WARNING: Some readers may find this content distressing.
In the Catholic Church, the seal of confession is the absolute duty of priests not to disclose anything that they learn from individuals during their confession. This extends to instances where, during a confession, there have been reports of abuse. The Royal Commission heard 4,444 allegations of child sexual abuse within the Catholic Church, involving around 1800 priests and church figureheads, with the ‘confessional seal’ used as a basis for not reporting suspected abuse.
Resultantly, one of the recommendations contained in the final report was to break the power and secrecy of the ‘confessional seal’ and required priests to report incidents of abuse. States and Territories have, however, been given autonomy on how to implement the recommendations from the Royal Commission.
New laws have been passed in Queensland, in line with the recommendations of the Royal Commission into Institutional Responses to Child Sexual Abuse, which make it a crime for priests to fail to report incidents of abuse. Under these new laws, members of the clergy will be required to report known or suspected cases of abuse to police, as religious institutions and their members are no longer able to use the sanctity of confessional as a defence or excuse in child sex abuse matters.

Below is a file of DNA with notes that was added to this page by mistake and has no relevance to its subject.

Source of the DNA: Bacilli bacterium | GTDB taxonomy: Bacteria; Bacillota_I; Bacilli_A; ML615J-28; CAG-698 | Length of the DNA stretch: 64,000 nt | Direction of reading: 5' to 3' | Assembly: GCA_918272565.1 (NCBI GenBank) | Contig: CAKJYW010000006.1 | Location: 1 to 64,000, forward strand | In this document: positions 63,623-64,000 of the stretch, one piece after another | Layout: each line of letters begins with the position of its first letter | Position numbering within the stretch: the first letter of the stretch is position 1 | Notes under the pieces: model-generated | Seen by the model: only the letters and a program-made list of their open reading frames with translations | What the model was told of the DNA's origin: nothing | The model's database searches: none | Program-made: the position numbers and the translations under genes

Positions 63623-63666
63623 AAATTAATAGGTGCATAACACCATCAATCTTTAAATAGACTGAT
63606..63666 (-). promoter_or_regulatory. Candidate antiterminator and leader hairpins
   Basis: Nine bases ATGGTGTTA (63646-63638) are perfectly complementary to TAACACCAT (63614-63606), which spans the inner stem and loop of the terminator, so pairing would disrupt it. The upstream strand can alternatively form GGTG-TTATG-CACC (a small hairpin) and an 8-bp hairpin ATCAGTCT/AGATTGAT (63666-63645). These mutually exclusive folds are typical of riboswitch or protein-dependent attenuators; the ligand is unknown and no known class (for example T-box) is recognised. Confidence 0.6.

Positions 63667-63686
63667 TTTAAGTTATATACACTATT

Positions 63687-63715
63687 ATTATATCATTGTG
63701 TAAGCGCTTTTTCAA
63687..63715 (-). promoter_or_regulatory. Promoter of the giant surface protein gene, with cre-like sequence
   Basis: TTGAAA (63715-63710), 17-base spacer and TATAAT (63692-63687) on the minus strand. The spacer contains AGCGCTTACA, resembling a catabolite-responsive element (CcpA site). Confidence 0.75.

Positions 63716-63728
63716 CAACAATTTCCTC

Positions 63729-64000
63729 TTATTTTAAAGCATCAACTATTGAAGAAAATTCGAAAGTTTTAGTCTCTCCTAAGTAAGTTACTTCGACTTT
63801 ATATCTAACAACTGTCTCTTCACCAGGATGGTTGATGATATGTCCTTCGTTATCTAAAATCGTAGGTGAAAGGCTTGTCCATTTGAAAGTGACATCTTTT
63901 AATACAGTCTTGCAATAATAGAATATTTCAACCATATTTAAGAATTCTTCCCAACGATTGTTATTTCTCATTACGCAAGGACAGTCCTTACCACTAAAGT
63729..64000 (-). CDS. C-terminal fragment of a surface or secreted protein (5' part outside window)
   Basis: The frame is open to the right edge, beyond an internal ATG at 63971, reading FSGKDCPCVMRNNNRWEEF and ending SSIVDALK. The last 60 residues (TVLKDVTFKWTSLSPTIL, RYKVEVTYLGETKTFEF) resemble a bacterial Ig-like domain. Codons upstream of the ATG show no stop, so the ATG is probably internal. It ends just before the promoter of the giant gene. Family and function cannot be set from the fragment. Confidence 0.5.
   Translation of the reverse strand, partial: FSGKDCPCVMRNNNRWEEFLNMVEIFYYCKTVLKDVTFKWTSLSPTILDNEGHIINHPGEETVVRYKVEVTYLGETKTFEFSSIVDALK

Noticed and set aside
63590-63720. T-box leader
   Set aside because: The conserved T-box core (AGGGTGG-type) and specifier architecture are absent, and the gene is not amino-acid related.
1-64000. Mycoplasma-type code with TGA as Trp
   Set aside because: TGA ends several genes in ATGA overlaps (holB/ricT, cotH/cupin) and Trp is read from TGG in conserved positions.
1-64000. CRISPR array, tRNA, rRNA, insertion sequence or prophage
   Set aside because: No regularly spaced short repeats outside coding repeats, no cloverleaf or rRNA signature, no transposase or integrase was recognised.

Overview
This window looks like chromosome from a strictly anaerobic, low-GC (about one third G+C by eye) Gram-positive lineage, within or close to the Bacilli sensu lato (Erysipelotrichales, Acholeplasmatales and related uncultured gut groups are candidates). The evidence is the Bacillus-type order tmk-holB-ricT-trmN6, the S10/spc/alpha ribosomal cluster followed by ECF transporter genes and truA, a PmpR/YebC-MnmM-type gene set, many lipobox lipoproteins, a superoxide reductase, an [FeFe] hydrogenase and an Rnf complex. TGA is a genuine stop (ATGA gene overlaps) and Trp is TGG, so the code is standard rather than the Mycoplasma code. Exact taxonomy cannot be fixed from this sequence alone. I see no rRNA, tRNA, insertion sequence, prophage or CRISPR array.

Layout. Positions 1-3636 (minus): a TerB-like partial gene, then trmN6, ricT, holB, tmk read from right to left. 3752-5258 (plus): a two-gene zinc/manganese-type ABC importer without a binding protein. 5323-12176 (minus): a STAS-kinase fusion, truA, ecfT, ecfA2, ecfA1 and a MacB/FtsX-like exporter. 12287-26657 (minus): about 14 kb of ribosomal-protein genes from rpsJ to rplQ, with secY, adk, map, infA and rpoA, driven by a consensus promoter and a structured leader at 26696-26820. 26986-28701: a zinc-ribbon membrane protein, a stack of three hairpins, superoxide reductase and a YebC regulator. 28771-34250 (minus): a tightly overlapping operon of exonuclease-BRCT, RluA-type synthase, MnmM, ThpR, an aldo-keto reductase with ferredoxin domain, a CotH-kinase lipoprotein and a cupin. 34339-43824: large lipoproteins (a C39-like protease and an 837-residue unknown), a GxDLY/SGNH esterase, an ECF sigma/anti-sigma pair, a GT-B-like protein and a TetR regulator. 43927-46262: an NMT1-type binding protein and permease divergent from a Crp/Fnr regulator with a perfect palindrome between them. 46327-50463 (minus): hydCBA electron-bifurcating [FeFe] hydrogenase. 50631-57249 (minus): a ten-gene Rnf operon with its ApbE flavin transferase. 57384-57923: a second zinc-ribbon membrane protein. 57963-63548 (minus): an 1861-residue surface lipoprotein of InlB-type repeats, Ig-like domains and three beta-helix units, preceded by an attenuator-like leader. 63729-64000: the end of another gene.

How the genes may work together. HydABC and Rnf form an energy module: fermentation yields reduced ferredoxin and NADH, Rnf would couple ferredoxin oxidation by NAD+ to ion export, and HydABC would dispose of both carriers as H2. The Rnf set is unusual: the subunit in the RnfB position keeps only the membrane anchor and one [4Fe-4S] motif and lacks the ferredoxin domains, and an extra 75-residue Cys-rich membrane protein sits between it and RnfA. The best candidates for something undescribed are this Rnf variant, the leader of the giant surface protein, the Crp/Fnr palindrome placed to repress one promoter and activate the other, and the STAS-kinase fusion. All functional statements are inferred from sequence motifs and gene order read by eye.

For those who fail or neglect to report such conduct to police will be liable to a maximum penalty of three years in prison.
Whilst the ACT and South Australia introduced laws compelling Priests to disclose information about child sexual abuse by early 2019, New South Wales enacted broader ‘failure to report’ legislation which does not place a specific obligation on a member of the clergy.
Per section 316A of the Crimes Act 1900, an adult:
is guilty of an offence under this section.
For the purposes of this section, ‘child abuse’ includes (but is not limited to) a range of offences, such as assault occasioning actual bodily harm, kidnapping, murder and the production of child abuse material.
The maximum penalty prescribed under the section varies depending on the offence that has not been reported:
‘A person who is or was a member of the clergy of any church or religious denomination is entitled to refuse to divulge that a religious confession was made, or the contents of a religious confession made, to the person when a member of the clergy.’